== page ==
I will say, rather, post-Communist art, because we are speaking now about Eastern Europe and Russia. We’re speaking actually of a post-Communist cultural sphere. So I mean that it is difficult for cultural studies, as they are, to characterize it, to describe it, to formulate these cultural differences.

Why? Because the Communist ideology, Communism itself, was a universalist vision or a universalist project.

It actually erased very violently and very effectively the cultural differences that existed before Communism evolved out of the inner logic of these or those cultures-specifically a Russian culture-or was imposed on national cultures from abroad by violence. Or it was the terror that was the source of the Communist rule in the individual countries.

We must say that Communism is such a universal futuristic project that either eliminated those differences or subjugated the individual cultural attitudes and identities to the general logic of this universalist project.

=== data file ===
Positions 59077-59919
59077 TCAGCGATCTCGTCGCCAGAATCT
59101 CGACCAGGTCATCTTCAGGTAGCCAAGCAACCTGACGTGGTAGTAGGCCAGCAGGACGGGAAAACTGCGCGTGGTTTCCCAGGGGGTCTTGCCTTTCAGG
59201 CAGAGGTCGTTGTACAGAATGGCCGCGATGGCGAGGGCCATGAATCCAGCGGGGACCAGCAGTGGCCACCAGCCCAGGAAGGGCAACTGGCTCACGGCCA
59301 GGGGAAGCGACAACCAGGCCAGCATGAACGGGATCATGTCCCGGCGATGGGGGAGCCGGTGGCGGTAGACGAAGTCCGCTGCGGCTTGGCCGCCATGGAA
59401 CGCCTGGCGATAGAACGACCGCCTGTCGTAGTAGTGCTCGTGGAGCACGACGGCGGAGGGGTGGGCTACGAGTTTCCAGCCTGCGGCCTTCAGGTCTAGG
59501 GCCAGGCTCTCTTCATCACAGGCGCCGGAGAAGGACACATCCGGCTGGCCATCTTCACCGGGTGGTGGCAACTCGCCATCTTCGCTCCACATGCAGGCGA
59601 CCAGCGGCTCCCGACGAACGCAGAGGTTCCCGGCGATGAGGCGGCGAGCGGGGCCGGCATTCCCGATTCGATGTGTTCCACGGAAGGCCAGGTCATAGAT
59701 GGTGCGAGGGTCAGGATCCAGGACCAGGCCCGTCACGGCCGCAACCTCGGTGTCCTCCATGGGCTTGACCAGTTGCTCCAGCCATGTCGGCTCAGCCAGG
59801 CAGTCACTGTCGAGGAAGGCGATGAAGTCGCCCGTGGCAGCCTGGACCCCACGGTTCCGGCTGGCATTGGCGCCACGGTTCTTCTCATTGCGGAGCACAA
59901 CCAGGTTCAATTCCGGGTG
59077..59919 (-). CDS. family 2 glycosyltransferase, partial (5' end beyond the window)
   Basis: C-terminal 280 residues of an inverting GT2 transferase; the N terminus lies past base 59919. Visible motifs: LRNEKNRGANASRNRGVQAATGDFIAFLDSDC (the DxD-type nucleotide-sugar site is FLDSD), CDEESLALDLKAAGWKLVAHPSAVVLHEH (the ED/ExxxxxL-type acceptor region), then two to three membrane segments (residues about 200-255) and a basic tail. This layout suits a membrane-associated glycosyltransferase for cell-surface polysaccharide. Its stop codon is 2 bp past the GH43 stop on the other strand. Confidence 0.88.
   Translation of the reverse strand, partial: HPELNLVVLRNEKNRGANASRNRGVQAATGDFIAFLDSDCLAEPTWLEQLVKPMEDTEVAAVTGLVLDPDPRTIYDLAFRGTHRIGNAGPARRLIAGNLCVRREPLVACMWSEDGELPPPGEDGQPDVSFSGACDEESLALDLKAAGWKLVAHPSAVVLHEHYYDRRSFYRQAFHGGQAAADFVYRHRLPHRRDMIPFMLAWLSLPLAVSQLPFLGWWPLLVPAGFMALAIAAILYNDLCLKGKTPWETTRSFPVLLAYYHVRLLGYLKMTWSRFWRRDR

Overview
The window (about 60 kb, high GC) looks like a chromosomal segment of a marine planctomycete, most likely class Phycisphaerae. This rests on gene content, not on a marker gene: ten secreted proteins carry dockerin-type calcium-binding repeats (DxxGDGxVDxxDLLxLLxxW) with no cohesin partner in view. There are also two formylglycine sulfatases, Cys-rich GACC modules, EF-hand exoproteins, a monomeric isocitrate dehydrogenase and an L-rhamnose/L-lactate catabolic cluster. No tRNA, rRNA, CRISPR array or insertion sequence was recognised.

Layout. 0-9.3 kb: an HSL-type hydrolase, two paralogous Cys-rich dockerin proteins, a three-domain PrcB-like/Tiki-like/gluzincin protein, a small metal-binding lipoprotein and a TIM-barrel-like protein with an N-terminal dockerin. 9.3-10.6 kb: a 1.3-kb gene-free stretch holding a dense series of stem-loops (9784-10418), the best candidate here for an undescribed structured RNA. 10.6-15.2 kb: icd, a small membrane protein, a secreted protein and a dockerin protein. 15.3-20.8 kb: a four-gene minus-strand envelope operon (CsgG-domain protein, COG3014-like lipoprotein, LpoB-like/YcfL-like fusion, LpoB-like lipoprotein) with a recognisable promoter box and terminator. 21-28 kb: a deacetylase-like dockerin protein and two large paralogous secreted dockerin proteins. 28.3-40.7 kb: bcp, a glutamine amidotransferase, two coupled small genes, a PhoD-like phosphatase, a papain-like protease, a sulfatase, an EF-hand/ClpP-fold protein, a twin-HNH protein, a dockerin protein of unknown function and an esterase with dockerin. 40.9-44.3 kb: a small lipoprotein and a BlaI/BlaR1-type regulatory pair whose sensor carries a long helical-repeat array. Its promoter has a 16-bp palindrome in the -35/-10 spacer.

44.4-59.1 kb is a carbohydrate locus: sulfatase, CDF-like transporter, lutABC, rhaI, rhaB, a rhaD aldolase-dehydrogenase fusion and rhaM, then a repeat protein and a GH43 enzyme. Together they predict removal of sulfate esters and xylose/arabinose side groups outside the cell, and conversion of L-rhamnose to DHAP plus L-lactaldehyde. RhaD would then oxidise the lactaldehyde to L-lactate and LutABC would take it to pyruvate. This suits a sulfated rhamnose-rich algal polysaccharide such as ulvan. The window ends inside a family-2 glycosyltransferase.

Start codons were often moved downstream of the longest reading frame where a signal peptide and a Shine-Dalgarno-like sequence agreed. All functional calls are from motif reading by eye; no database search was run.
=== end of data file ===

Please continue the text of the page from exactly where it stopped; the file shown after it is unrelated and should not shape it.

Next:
Now, cultural studies emerged as a reaction precisely to this modernist, universalist project as an attitude, as the cultural attitude, opposing this universalist project.

So cultural studies started to attract our attention to the cultural differences that emerged in, let’s say, pre-modern society. And to how they can be recognized, or left traces, in the process of modernization.

So cultural studies are evoking cultural differences that are our heritage that were taken out of the past and transported into the present. The present, modern experience itself is generally thought of as being communicative, open, globalized- and cultural difference as inherited.